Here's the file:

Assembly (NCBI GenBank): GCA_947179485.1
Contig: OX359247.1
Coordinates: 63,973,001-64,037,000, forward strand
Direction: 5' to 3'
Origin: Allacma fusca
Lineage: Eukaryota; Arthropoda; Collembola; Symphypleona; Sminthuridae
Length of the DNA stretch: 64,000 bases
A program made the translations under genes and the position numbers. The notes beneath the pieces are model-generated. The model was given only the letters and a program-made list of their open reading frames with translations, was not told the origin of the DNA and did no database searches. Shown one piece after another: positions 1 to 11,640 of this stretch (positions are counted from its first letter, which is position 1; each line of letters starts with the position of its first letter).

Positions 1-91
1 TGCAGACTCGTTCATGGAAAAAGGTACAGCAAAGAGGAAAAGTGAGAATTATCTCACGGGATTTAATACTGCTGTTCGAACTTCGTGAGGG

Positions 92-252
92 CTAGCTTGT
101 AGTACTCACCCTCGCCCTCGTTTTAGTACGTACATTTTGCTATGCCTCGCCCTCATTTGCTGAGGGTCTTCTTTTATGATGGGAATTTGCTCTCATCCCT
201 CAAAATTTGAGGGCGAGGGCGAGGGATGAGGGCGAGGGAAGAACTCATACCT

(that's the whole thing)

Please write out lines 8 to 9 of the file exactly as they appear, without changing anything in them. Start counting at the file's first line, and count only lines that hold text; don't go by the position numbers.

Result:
A program made the translations under genes and the position numbers. The notes beneath the pieces are model-generated. The model was given only the letters and a program-made list of their open reading frames with translations, was not told the origin of the DNA and did no database searches. Shown one piece after another: positions 1 to 11,640 of this stretch (positions are counted from its first letter, which is position 1; each line of letters starts with the position of its first letter).

Positions 1-91